On its twenty-fifth anniversary, the author recounts the origins of his first book and suggests revisions he'd make in light of what he's learned ("the drawings for Cathedral were among my first serious attempts at working with pen and ink. They are understandably timid," he confides). Indeed, seeing how this Caldecott winner would alter a perennial favorite is as fascinating as becoming privy to its origins. Most of the original Cathedral: The Story of Its Construction is reproduced in this oversize celebratory volume, along with lots of preliminary sketches, new commentary, and revised, or newly deployed, art. Page design is improved with different cropping; drama and coherence are enhanced by new placement on the spread; size is changed for emphasis and variety; a bird's-eye view of the choir is rotated for a more vertiginous effect. There are also minor revisions of text and art for clarity, plus some rueful admissions (handsome as the shafts of light on page 109 may be, the sun could never shine into the nave from the north; the rope would go around the axle of the huge weight-lifting wheel, not circle its circumference-a gaffe duly corrected after the first edition, but "the scale of the bucket is still wrong. It looks like a medieval hot tub"). Such touches of informal humor further enliven a book that's already mesmerizing for both its original content and its insights into this author-illustrator's incisive, ebulliently creative mind.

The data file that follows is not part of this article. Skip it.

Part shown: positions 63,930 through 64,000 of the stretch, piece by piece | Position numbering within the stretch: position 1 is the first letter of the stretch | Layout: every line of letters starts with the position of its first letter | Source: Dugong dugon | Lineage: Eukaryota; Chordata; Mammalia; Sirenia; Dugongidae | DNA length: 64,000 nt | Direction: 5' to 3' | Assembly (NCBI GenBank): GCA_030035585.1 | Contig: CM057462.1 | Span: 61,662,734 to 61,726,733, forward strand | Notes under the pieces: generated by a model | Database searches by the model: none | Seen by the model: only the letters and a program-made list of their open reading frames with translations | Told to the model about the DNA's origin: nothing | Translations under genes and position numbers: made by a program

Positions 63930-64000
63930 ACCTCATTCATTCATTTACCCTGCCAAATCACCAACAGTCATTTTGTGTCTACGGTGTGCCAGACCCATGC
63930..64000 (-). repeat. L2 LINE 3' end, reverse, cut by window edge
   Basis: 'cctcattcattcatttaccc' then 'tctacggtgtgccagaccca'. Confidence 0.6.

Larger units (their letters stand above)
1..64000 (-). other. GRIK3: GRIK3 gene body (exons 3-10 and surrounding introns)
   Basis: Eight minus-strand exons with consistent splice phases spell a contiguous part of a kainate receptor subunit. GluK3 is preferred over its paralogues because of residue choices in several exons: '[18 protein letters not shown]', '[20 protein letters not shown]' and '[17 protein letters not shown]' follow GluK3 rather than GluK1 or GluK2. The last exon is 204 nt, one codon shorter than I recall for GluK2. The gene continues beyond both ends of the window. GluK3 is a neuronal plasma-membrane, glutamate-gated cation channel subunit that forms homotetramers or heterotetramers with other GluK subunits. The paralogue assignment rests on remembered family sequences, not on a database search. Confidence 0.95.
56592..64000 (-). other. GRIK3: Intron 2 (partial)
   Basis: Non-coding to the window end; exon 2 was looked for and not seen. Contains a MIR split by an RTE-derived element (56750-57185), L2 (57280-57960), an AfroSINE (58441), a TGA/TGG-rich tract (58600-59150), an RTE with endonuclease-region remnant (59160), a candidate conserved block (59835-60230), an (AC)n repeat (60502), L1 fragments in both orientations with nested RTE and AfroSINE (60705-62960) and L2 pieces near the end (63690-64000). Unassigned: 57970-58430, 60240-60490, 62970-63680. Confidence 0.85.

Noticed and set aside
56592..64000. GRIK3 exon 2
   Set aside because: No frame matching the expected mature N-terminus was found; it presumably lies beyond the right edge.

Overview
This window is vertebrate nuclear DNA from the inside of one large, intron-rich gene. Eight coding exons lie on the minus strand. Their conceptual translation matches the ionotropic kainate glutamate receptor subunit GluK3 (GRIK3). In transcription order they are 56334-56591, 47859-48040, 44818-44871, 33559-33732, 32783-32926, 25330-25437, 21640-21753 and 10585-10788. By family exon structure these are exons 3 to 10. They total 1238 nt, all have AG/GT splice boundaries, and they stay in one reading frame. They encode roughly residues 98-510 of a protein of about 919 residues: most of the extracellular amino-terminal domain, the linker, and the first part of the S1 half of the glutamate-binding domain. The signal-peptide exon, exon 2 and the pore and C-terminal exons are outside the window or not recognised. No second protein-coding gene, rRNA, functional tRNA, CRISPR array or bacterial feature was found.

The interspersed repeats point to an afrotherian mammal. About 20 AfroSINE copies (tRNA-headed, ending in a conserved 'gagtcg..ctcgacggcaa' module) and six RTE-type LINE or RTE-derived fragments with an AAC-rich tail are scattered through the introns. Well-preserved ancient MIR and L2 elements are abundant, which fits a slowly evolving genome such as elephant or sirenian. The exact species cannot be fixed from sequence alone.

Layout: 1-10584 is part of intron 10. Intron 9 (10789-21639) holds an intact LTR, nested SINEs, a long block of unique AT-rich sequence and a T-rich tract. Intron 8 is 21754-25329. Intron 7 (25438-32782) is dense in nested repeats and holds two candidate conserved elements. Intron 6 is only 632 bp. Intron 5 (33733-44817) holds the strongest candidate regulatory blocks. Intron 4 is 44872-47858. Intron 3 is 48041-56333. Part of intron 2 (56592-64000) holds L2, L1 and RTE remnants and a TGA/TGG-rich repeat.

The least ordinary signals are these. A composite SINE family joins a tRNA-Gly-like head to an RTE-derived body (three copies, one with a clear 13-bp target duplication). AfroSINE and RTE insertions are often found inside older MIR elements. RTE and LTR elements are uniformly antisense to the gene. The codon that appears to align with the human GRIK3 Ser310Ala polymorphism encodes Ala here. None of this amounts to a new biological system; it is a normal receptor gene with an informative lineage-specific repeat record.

Everyone who enjoys learning about the mysterious inner workings of anything, and particularly everyone interested in the creative process, will find this semi-confessional and somewhat instructional volume engrossing. The New York Times